Health care: A leap of faith; a key player
The president is asking us, especially those of us in rural America, to take a giant leap of faith.
Barack Obama plans to cut the current levels of Medicare and Medicaid spending by up to $300 billion over the next 10 years.
He would pay for it by adopting new technologies, improving the management of chronic disease, and addressing the geographic variations in Medicare spending.
Medicare and Medicaid already reimburse doctors and hospitals 20 to 40 percent less than private insurance rates, and the health care providers raise rates for patients with private insurance.
Recent studies say that amounts to $89 billion more per year, or an extra $1,800 per family that those with private insurance have to pay for those on Medicare and Medicaid.
Making up for the under-reimbursement for Medicare and Medicaid have been a long-term struggle for rural Nebraska hospitals, and the idea of cutting those payments still farther is incredible.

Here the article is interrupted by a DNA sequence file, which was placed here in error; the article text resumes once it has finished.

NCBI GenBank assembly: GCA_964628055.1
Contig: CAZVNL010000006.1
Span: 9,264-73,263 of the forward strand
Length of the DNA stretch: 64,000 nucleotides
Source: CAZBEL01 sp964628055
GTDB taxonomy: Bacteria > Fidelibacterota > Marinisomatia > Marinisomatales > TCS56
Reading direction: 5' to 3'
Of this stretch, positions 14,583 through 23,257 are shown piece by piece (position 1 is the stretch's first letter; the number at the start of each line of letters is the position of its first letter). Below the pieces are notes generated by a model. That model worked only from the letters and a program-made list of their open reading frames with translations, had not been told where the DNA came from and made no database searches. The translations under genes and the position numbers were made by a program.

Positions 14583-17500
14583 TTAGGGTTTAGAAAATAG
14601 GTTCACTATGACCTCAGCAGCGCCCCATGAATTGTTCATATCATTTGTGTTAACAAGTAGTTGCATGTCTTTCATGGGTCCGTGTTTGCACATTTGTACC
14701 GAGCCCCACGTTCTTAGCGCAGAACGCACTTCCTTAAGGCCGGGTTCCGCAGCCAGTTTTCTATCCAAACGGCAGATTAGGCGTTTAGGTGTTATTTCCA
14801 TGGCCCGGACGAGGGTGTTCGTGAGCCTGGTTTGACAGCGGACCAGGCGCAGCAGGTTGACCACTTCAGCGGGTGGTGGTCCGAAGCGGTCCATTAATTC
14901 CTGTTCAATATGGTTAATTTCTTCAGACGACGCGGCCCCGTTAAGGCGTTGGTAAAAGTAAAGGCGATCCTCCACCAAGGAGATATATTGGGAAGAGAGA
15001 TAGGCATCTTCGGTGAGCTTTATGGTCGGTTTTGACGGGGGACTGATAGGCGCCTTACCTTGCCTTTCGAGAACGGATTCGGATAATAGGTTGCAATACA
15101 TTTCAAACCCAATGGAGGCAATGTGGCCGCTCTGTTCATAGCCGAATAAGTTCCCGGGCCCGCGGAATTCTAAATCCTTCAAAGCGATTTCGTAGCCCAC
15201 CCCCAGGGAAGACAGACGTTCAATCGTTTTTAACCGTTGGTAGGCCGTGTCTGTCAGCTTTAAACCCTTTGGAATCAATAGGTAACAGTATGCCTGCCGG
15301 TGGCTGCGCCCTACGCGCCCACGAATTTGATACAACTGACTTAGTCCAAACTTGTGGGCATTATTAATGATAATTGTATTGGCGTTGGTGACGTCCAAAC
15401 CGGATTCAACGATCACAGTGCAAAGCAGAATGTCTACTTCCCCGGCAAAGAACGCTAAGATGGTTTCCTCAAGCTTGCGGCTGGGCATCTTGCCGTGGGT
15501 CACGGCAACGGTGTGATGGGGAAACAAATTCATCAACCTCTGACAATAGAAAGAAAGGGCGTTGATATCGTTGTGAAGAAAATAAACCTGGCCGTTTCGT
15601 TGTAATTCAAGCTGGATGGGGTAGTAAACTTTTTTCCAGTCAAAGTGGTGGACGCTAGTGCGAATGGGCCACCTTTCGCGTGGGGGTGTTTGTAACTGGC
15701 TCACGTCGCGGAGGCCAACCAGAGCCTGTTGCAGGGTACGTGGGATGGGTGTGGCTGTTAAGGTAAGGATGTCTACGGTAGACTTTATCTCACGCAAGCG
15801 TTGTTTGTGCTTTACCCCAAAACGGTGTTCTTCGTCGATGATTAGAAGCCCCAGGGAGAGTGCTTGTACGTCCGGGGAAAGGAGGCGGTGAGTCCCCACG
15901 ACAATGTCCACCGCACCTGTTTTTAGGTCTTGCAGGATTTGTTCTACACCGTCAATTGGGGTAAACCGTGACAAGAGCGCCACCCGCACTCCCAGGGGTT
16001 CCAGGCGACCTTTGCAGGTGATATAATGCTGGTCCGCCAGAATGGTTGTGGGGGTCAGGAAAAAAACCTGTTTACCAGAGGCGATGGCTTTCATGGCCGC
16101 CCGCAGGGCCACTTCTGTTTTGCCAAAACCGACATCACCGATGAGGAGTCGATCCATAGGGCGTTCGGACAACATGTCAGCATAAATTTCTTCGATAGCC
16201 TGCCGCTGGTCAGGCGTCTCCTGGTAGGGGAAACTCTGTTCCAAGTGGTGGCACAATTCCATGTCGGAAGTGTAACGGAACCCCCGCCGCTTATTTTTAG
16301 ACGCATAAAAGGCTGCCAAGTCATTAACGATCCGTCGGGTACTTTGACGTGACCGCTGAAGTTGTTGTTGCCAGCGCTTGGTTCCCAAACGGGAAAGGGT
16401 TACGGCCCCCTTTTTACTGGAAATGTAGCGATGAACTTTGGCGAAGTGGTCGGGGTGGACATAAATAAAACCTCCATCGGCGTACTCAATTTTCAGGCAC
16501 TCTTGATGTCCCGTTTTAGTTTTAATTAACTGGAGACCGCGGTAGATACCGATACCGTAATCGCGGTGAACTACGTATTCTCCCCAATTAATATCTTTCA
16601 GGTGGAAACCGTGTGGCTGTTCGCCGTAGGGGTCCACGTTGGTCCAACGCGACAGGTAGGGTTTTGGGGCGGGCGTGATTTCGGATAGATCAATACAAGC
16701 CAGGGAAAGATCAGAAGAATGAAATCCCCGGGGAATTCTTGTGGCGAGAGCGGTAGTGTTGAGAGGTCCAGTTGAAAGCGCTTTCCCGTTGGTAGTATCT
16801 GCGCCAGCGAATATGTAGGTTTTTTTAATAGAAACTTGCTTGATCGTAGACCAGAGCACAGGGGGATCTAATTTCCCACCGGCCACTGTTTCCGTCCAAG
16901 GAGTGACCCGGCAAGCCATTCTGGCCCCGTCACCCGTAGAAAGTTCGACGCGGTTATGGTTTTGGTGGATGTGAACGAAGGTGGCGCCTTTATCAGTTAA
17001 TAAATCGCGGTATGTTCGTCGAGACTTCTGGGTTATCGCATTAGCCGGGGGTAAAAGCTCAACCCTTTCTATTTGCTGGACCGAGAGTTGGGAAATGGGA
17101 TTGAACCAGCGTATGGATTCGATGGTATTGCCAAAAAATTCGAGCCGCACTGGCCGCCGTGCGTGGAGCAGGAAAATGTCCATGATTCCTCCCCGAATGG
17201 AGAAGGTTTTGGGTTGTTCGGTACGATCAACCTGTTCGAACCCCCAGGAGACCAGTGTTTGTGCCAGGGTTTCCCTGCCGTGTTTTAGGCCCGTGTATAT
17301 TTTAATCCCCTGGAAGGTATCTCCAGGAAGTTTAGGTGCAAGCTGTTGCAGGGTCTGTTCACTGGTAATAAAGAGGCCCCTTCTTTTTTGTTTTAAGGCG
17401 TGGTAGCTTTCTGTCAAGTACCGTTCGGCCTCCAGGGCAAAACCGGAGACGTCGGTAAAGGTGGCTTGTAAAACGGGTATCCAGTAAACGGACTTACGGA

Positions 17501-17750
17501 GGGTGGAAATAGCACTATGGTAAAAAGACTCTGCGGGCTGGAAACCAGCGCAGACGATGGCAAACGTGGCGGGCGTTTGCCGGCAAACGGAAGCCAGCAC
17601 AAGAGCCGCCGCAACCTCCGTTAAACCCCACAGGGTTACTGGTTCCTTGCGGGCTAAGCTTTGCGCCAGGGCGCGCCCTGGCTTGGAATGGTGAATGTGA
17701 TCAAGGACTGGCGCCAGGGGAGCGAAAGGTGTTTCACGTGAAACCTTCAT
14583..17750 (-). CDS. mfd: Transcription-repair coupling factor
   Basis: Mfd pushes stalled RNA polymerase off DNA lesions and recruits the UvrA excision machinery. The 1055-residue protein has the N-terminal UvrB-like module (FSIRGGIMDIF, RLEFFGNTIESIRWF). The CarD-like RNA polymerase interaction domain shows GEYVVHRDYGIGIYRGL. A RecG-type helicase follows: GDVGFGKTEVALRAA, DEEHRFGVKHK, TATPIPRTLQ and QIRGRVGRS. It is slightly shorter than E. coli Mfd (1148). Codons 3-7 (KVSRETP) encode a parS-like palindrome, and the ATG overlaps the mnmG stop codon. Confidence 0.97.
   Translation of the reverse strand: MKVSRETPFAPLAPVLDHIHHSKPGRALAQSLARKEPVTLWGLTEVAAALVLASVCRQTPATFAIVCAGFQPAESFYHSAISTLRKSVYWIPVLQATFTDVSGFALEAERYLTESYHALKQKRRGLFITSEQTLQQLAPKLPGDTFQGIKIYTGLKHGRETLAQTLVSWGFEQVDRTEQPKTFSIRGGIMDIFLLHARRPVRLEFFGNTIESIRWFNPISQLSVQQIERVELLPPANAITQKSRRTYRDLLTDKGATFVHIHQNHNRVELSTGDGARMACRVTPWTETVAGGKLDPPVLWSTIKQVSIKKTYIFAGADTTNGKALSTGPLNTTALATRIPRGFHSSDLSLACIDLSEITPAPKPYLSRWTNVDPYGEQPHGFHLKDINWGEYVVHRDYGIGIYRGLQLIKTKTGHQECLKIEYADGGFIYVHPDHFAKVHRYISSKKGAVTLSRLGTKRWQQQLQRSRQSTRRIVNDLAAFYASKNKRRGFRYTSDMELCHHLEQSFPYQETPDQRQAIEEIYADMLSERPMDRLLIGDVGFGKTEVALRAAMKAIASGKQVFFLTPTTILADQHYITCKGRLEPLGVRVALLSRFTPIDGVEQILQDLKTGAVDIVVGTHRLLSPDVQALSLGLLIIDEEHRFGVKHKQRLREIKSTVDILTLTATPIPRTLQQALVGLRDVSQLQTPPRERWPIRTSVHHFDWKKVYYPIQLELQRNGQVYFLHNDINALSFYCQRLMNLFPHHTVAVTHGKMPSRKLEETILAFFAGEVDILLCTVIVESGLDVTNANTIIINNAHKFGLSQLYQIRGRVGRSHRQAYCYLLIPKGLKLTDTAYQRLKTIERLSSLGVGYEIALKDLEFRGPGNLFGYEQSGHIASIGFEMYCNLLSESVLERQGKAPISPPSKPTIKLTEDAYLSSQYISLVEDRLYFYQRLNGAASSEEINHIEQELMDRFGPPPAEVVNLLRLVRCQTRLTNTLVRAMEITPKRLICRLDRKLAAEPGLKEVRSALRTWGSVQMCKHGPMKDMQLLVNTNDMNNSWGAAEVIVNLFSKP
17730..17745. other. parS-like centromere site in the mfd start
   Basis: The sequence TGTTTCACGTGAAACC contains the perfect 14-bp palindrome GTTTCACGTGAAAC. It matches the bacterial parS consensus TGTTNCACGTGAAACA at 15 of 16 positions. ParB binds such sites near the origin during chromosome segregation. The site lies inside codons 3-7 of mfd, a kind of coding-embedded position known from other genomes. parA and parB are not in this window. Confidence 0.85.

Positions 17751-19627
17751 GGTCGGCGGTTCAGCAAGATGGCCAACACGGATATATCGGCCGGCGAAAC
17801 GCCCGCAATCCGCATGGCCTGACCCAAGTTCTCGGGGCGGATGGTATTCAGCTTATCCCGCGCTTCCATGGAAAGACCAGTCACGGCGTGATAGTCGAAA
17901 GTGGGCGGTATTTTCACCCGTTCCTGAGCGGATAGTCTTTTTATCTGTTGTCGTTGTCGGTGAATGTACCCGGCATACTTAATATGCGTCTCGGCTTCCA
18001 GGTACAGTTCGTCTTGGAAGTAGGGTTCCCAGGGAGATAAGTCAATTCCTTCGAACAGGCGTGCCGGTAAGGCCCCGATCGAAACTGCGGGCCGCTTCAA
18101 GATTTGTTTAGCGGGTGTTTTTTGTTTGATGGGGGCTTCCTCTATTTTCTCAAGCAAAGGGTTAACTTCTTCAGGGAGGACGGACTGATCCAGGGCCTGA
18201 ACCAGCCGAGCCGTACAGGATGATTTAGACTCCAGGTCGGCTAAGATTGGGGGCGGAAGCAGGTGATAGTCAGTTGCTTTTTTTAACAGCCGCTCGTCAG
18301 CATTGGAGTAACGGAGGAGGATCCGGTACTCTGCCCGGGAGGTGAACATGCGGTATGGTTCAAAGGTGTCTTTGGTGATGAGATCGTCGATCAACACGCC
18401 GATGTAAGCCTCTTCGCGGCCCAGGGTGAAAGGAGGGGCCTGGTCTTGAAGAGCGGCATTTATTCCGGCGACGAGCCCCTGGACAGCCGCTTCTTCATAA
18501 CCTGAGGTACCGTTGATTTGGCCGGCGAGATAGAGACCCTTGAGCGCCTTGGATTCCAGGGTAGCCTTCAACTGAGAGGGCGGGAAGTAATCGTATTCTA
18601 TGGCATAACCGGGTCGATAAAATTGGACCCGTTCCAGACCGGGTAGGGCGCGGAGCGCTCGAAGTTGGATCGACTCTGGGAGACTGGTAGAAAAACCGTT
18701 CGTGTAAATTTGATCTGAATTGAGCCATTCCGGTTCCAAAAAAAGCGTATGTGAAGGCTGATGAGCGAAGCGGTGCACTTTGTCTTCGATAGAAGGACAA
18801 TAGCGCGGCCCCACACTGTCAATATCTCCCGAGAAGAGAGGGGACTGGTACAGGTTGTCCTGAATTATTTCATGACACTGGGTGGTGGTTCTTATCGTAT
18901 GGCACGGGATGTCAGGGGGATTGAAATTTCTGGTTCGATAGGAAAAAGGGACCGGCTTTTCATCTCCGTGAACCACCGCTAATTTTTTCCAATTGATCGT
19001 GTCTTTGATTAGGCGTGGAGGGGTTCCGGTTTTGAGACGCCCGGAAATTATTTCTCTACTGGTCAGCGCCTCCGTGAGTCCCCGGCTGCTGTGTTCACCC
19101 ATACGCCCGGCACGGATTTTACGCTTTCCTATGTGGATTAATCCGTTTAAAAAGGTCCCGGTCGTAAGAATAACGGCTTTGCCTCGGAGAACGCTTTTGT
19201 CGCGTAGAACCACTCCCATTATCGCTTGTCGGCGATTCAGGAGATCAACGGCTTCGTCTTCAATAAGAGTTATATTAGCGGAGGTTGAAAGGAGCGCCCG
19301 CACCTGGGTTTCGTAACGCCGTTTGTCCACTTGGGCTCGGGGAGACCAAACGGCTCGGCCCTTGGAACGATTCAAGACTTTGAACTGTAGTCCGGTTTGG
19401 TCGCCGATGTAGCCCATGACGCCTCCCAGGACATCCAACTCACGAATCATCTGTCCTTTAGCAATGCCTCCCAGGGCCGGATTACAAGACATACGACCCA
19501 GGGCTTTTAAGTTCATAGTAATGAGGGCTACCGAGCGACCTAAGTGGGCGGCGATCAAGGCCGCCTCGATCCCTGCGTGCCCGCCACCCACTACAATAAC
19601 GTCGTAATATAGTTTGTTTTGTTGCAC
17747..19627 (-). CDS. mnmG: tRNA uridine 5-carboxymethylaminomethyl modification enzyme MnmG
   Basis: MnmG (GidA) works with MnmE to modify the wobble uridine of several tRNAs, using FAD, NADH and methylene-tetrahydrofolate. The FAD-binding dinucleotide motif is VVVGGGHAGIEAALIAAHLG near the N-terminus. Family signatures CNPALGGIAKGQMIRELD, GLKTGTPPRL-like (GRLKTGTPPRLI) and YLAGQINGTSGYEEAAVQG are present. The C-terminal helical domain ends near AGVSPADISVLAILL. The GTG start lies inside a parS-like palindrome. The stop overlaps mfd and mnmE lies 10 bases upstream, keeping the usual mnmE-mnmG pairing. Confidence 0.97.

Expecting the mutually exclusive idea of "government efficiency" to make up the difference in time to keep a number of rural hospitals from going out of business is beyond belief.
Judging from the distribution of stimulus funds, what guarantee is there that rural Nebraskans won't be forced back into the old trap of having to travel to Omaha or Denver to receive the latest in medical care?
And, judging from the experience of Europe or Canada, what guarantee do we have that we won't have long waits for rationed health care, especially from specialists?
An ex-Nebraskan now living in Australia compared that country's health care system to America's -- 20 years ago.
Rural America will have to be on its guard to avoid being shortchanged in health care reform.
Sen. Ben Nelson, who made his name in the insurance industry, has been taking heat over his position on public health care after having received contributions from the insurance interests.
But as a long-time champion of rural health care, Nelson, a Democrat, is in a key position to look out for our best interests. Sunday, he spoke out in favor of the idea of cooperative health insurance plans -- appropriate for someone from McCook, home to Sen. George W. Norris, the father of cooperative electricity.
Sen. Nelson has also been a tireless advocate of rural airline service, through programs like Essential Air Service, which many see as a key component to economic development.
It might seem premature, but naming his hometown airport McCook "Ben Nelson" Regional Airport while Nelson is still on the job, advocating service to Southwest Nebraska, is entirely appropriate.
The McCook City Council, considering such an action at tonight's meeting, should give it enthusiastic approval.